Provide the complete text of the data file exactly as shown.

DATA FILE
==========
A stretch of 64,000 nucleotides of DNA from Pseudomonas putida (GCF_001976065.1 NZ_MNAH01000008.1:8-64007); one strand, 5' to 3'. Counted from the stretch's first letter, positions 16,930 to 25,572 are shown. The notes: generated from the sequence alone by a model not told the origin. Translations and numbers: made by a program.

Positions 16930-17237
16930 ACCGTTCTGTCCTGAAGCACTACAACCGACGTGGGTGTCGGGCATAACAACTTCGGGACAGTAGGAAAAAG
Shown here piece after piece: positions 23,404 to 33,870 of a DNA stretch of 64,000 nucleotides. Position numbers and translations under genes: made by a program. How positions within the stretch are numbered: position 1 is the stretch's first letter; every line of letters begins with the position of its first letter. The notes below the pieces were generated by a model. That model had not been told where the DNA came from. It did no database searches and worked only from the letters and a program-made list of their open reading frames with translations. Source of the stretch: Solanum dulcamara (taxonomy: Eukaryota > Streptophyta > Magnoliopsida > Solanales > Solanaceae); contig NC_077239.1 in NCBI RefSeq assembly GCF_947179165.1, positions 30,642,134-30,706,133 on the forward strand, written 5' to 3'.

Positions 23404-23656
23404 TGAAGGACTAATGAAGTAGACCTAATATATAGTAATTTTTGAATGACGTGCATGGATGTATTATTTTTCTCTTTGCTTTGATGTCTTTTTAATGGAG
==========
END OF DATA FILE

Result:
A stretch of 64,000 nucleotides of DNA from Pseudomonas putida (GCF_001976065.1 NZ_MNAH01000008.1:8-64007); one strand, 5' to 3'. Counted from the stretch's first letter, positions 16,930 to 25,572 are shown. The notes: generated from the sequence alone by a model not told the origin. Translations and numbers: made by a program.

Positions 16930-17237
16930 ACCGTTCTGTCCTGAAGCACTACAACCGACGTGGGTGTCGGGCATAACAACTTCGGGACAGTAGGAAAAAG
Shown here piece after piece: positions 23,404 to 33,870 of a DNA stretch of 64,000 nucleotides. Position numbers and translations under genes: made by a program. How positions within the stretch are numbered: position 1 is the stretch's first letter; every line of letters begins with the position of its first letter. The notes below the pieces were generated by a model. That model had not been told where the DNA came from. It did no database searches and worked only from the letters and a program-made list of their open reading frames with translations. Source of the stretch: Solanum dulcamara (taxonomy: Eukaryota > Streptophyta > Magnoliopsida > Solanales > Solanaceae); contig NC_077239.1 in NCBI RefSeq assembly GCF_947179165.1, positions 30,642,134-30,706,133 on the forward strand, written 5' to 3'.

Positions 23404-23656
23404 TGAAGGACTAATGAAGTAGACCTAATATATAGTAATTTTTGAATGACGTGCATGGATGTATTATTTTTCTCTTTGCTTTGATGTCTTTTTAATGGAG